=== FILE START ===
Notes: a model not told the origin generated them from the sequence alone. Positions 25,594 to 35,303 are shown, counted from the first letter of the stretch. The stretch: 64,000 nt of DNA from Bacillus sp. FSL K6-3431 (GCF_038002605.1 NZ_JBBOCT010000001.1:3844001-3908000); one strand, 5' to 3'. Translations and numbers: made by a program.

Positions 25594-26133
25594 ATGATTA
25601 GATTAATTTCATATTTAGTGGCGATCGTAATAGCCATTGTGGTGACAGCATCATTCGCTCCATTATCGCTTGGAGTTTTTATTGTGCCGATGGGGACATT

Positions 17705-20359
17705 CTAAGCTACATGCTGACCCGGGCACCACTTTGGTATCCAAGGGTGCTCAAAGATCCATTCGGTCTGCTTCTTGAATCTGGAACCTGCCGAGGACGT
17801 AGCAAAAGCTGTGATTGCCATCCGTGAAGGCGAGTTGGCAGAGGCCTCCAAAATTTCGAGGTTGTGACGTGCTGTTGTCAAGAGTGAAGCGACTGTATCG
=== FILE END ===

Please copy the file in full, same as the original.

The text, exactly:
Notes: a model not told the origin generated them from the sequence alone. Positions 25,594 to 35,303 are shown, counted from the first letter of the stretch. The stretch: 64,000 nt of DNA from Bacillus sp. FSL K6-3431 (GCF_038002605.1 NZ_JBBOCT010000001.1:3844001-3908000); one strand, 5' to 3'. Translations and numbers: made by a program.

Positions 25594-26133
25594 ATGATTA
25601 GATTAATTTCATATTTAGTGGCGATCGTAATAGCCATTGTGGTGACAGCATCATTCGCTCCATTATCGCTTGGAGTTTTTATTGTGCCGATGGGGACATT

Positions 17705-20359
17705 CTAAGCTACATGCTGACCCGGGCACCACTTTGGTATCCAAGGGTGCTCAAAGATCCATTCGGTCTGCTTCTTGAATCTGGAACCTGCCGAGGACGT
17801 AGCAAAAGCTGTGATTGCCATCCGTGAAGGCGAGTTGGCAGAGGCCTCCAAAATTTCGAGGTTGTGACGTGCTGTTGTCAAGAGTGAAGCGACTGTATCG